1. Oversight of the futures and derivatives market, presently the domain of the Commodities Futures Trading Commission, is in reality a collusive accomplice in the exploitation of futures markets along with the major financial institutions who represent that vast majority of futures contacts each month. In the future, this criminal activity will be identified and exposed publicly, and properly categorized as criminal manipulation. Nobody will be indicted, however, as the United States government is also an accomplice in shielding the perpetrators from prosecution.

2. Whereas the original purpose of the continued downward manipulation of the gold price was to induce a general perception that the U.S. dollar was and is a sound currency, the major banks who are regularly short silver and gold in significant volume have since understood that through the control of markets and associated volatility, they can regularly reap huge profits, but continuously rolling over losing contracts in their “dark” market, while waiting until the price can be driven downward sufficiently to put short contracts in the red into the black.

3. There is no intention nor interest in curbing the manipulative schemes on the part of the CFTC, because while they have been tasked with oversight, their powers of investigation, and most importantly, their ability to indict or even investigate such criminal activity is limited.

Europe is already printing money technically, in that it is purchasing weak sister bonds where no private entity dare wade in for less than 7% risk premium. While the line item accounting might trace the cash for the purchase of the bonds from a pre-existing balance, following the money leads to a quagmire of murky road forks that wear obscurity as a mark of intention. That the ECB has already decided to yoke its last resort bank backstop to the most larcenous countries’ bad loans is, to some, proof positive that solving the problem is not the priority: keeping the game going is the number one goal of current Eurozone management.

As the European Central Bank prepares to launch a program to replace frozen bank lending with thinly and delusionally configured quantitative easing as a last-option defense against the seizing up of the European banking system, markets rally, alebeit temporarily, lending the impression that there is a solution to the problem available. Quite the opposite is true. Succumbing to the last ditch fabrication and distribution of capital in a system that is choking on an excess of capital is merely deferring the inevitable while amplifying the severity of future market implosion on the near horizon.

The blinking red light on this latest ham-fisted implementation of perception management was the absence of confirmation that systemic risk appetite was back in the form of anemic bond market activity. If there was a real rise in confidence unfolding, then interest rates should arguably be dropping and private appetite for sovereign bonds materializing. Neither is the case.

If it were possible to stimulate real economic growth (as opposed to nominal economic growth that appears as profit on bank and financial sector-related companies as a direct result of free government money), then stimulus and government lending might be considered advisable.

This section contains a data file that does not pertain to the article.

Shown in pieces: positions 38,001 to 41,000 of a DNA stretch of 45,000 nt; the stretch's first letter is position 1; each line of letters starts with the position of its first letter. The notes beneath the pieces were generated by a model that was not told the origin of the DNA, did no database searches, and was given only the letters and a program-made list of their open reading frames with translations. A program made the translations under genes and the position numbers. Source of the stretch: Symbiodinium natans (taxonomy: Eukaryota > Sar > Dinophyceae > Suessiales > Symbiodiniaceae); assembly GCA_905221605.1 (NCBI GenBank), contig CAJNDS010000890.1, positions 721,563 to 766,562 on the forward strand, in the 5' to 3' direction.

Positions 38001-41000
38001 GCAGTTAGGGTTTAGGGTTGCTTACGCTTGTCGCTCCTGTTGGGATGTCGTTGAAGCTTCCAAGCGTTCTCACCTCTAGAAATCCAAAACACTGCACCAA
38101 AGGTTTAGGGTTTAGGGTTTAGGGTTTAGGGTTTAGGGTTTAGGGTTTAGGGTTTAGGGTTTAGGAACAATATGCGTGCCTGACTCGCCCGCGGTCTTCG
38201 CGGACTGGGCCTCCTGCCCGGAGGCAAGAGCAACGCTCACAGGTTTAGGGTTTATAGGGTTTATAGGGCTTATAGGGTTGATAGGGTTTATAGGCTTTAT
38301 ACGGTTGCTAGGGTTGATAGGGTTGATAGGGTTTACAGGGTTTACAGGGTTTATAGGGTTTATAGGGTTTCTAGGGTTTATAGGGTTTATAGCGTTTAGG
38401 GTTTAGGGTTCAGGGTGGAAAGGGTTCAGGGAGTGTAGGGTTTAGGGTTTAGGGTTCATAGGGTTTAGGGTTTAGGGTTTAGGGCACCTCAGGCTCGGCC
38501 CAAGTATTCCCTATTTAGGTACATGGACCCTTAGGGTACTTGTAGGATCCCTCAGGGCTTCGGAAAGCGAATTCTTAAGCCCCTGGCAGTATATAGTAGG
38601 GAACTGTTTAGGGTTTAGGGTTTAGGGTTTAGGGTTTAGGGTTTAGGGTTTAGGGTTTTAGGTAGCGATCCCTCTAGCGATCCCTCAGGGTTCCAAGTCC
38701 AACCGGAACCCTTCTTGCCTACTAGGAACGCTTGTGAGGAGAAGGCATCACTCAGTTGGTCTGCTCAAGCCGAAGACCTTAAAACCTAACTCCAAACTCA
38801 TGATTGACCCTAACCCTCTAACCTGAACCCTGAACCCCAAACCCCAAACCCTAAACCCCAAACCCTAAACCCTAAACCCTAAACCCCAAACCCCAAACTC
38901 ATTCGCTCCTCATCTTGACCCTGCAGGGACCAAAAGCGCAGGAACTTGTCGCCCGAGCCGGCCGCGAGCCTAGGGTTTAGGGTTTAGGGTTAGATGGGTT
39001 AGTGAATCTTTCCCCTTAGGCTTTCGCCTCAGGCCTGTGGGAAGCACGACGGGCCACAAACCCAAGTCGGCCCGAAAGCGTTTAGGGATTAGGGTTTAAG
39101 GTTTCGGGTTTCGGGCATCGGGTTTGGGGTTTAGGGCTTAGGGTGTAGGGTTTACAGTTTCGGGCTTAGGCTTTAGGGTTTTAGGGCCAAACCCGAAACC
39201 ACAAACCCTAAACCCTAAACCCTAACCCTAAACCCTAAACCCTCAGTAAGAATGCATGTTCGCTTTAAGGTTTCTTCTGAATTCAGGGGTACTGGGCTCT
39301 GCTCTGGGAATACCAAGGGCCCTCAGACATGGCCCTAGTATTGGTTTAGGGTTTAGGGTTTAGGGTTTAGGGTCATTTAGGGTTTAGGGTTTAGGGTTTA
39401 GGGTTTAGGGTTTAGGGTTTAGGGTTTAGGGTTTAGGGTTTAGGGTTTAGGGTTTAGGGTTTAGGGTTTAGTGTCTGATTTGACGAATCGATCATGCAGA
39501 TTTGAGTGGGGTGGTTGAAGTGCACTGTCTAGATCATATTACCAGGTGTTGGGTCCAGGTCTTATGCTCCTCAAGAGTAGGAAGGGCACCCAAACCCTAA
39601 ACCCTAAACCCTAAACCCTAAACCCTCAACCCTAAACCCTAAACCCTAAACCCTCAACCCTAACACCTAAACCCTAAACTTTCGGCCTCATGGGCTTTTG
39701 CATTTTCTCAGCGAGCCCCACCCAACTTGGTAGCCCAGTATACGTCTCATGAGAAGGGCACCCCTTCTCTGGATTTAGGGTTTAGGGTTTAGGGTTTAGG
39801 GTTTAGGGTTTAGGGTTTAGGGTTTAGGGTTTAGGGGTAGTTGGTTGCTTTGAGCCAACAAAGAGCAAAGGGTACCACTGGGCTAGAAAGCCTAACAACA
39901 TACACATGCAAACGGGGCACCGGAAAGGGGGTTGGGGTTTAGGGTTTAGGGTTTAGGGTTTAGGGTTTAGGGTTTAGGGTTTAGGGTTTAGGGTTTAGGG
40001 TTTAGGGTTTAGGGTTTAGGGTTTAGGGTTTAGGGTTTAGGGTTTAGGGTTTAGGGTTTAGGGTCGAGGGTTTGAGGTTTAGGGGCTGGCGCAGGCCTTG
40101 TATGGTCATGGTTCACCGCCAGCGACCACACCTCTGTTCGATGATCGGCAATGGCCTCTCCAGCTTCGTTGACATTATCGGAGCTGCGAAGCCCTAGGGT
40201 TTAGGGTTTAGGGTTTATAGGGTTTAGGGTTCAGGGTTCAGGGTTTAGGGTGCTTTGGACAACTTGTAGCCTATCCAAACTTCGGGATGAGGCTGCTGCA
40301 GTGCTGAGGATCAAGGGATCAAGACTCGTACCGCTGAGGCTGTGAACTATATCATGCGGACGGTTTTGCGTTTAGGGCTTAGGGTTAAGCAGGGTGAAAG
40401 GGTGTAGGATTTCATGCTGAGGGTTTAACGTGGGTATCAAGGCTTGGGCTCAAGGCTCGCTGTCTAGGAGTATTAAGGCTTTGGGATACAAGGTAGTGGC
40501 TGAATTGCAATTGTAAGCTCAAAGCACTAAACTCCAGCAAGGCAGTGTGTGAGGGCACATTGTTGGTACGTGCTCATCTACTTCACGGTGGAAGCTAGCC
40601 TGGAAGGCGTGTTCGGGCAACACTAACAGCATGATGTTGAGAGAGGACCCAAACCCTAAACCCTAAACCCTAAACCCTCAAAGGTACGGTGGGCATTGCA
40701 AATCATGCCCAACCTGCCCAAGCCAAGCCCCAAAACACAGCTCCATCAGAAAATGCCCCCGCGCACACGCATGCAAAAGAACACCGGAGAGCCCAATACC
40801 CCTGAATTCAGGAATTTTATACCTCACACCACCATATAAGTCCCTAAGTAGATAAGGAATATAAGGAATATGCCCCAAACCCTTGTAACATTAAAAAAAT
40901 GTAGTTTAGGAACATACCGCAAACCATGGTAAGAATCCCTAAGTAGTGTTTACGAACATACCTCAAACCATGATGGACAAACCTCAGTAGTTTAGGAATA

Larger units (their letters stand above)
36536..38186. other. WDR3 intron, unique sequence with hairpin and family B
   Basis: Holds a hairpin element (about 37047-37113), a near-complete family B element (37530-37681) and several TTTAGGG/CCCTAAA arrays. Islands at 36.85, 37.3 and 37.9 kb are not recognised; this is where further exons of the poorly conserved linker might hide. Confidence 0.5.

Consider the effect of TARP, Bailouts, and the various QE’s that started in 2008 in the U.S. in repsonse to the freeze-up of credit markets. At the onset of the stimulus, stocks rallied and the “recovery” was declared officially underway.

But after injecting a total of $1.5 trillion into bank bailouts and stimulus, we are three years down that road with zero economic growth, banks who used the funds mostly for proprietary transactions that have created the illusion of market stability through reported earnings, and a fabulously expanded Fed balance sheet. The debt crisis in Europe is on a par with the debt crisis in the United States, and the value of money is in terminal decline. The lesson is that while QE and other forms of stimulus are superficially satisfactory treatments for the symptoms, they are far from a cure, and at the end of the day, have only compounded the problem. The effectiveness of stimulus and easing, most importantly, exponentially increasing the quantity of currency in the system, is now known to have a finite window of influence, and, once exhausted, begins to affect the economy negatively. That’s because the emergent perception is that stimulus only benefits the top layer of the financial system, and benefits the broader economy negligibly.

Extending credit facilities and replacing private sector capital sources with public ones, while at the same time inflicting austerity measures on the general population, is a recipe for absolute disaster in the long term, for the weaker economies. A population that finds itself expected to work harder, pay higher taxes, amid diminished infrastructure, services, and opportunities is going to respond with outrage, and will not work harder, or pay higher taxes, or tolerate social safety net destruction. They are going to take to the streets, and further paralyze economic activity.

We’ve seen riots in France, Spain and Greece, and as economies continue to deteriorate in 2012, violence and protests will escalate, and at some point, it may pass the threshold of public protest into civil war.

If the Occupy Wall Street movement were to seek some relevance, targeting the causes of economic disparity – primarily the protection of predatory financial institutions who control governments in North America and Europe through corrupt and collusive political systems – would yield a far more effective dividend than protesting against the outcome of such activity.

Maybe that’s what we can look forward to in 2012…an end to the corrupt governments of the United States and Europe, and a dismantling of the largest financial institutions, whose boots rest on all of our throats.


1 comment:

  1. Gold has been there and it will always be. It's more of a currency than a commodity that is known around the world.